The "red mist" has been a topic of discussion since the mid-eighties. Every year it attacks one or more participant. Truth be known, we have all been subject to it at one time or another with varying results. Fortunately, most of us have escaped unscathed.

The "red mist" is a sort of catch all name for aggressive driving run amok. Call it "biting off more than you can chew", or any of countless other clichés; the "red mist" is a case of an out of control attitude overwhelming a discipline that requires complete control and infallible judgment.

We have all witnessed it and fallen victim to it by varying degree (probably more than once). The "red mist" can be equated to the sirens? calling to the hapless sailors who strayed by. Like a moth to a flame, the mesmerized victim is flirting with impending doom. The allure of driving at a thrilling pace calls both, the uninitiated and veteran who should know better.

Simply put, the "red mist" is a feeling of invincibility brought on by the exhilaration of driving at a heightened pace. It blocks brain waves conducting logic and reason. The "red mist" can be compared to the "silent but deadly" fart. There is no sound, no warning, just the overwhelming stink coupled with the knowledge that retreat can only minimize damages that have already been done.

First time drivers are the most susceptible to mishaps. The more challenging the road, the more likely you are to fall victim. Driving skill is not necessarily an antidote. Back roads require different skills and disciplines from track environments. The more entertaining, unforgiving and unpredictable a road is; the more margins for error must be built into your driving style.

Your biggest enemy when driving the fun roads is the "red mist". The "red mist" is the mysterious force that cloud's one's ability to make the prudent decisions necessary for self-preservation. As excitement, enthusiasm and competitive spirit build, you begin to equate the level of fun as directly proportional to how far down the pedal on the right is positioned. Attacking the next corner becomes more and more important. The sight of tail lights ahead or the sight of anything in your rear view mirror becomes proof positive that your pace is just too slow. While others are pushed or pulled by your insane pace, you are convinced that you are holding up the whole procession. Imagine the loss of face at lunch when you are accused of being a slow-poke.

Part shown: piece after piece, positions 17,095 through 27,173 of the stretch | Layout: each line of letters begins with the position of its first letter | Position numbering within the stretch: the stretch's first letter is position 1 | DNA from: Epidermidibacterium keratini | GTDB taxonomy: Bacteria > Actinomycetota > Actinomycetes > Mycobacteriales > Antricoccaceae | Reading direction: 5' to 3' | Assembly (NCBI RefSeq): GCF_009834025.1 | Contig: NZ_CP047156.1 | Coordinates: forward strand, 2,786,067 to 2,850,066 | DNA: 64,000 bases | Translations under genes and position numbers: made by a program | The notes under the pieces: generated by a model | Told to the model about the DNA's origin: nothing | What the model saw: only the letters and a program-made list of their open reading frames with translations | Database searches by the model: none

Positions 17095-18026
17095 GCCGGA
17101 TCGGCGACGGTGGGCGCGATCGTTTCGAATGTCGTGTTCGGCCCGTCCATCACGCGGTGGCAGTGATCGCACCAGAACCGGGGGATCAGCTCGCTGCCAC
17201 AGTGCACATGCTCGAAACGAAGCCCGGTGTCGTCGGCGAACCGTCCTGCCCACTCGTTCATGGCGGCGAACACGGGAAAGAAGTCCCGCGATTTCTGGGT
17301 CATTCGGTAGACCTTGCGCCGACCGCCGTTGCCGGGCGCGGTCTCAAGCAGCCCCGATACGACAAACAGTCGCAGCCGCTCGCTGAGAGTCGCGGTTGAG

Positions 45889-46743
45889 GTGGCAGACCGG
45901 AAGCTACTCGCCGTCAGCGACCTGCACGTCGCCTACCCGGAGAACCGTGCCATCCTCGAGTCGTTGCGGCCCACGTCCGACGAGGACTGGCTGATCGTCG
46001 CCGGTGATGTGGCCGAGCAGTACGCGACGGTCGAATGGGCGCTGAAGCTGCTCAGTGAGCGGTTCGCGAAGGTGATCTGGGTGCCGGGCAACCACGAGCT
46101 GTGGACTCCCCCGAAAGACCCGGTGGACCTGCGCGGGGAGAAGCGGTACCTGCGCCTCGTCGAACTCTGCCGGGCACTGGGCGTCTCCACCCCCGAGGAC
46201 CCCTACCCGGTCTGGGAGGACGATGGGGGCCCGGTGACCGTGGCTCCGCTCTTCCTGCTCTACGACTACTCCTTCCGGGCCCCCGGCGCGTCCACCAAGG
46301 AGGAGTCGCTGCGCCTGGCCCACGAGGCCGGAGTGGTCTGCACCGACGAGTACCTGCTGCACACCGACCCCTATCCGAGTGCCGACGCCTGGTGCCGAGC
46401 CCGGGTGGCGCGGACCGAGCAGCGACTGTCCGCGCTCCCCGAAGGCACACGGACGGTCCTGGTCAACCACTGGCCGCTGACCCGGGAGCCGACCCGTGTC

Reality is that the Porsche in front of you feels like they are holding you up, and the Porsche behind is scared that it is being left and will become hopelessly lost. Could this be a catch 22? Maybe so, but all the ingredients are contributing factors for a major case of the "red mist".

Obviously, you are very successful, being one of the best at what you do. That is exactly why you are driving a Porsche. Chances are excellent that you possess a large ego. However, being extremely successful at what you do doesn't necessarily translate to your automatically being a great driver. Well, maybe in Davy Jones? case, but that's about it. Driving schools, driver education events or any other badges or certificates of achievement don't equate to being a great driver either. Just because someone taught you how to swing a golf club doesn't make you Tiger Woods. Seat time counts heavily in how well you drive. Like your rotors, rust can set in quite quickly.

Track skills can be as big of a hindrance as a help. Lines need to be different. A margin for error must be built in. Most of all, no one knows what is over the next hill or around the next corner. Discipline is actually just as important as skill.

The following ingredients need to be held in check and understood if you are to have any hope of avoiding the "red mist": ego, fear, competition, enthusiasm and excitement. Permitting these emotions to cloud your better judgment is falling prey to the "red mist". Russian roulette may be a fair comparison to the "red mist"

Four relatively small patches of rubber are connecting your three thousand pound beast to the pavement. The forces trying to pry those patches away are powerful. Every component in your Porsche is there for one reason: to make the tires work. Do yourself a favor and quit trying to save a hundred bucks on tires.

Wake up and smell the coffee. Back off, build in a margin for error, and enjoy the whole experience.

The "red mist" is alluring, intoxicating and potentially deadly. Fight the "red mist" with all your strength. Resist temptation and be delivered from evil.

The "red mist" is out there waiting for you. Know your enemy. The ambush won't happen until you least expect it. Whether it's over the next hill or around the corner, it's lurking and waiting to pounce. Stay cool and back off the accelerator. Like the Chinese finger trap, the only way to defeat it is to relax.

Read more from the "Just Jack" article base

 Braking  Breaking in your new Porsche
 Dealing with the
 Driving Position
 Gasoline  Literal Translation
 Oil type and Weight
 Performance Driving 101
 Road Rash
 Radar Basics
 Tires  What separates you from impending doom
 Your worst nightmare has just come true
 Red Mist
 Fatigue Got to go right now!
 Dynamic Cornering Lights
 Literal Translation
 Next Generation 911/991, or Boxster Cayman/981


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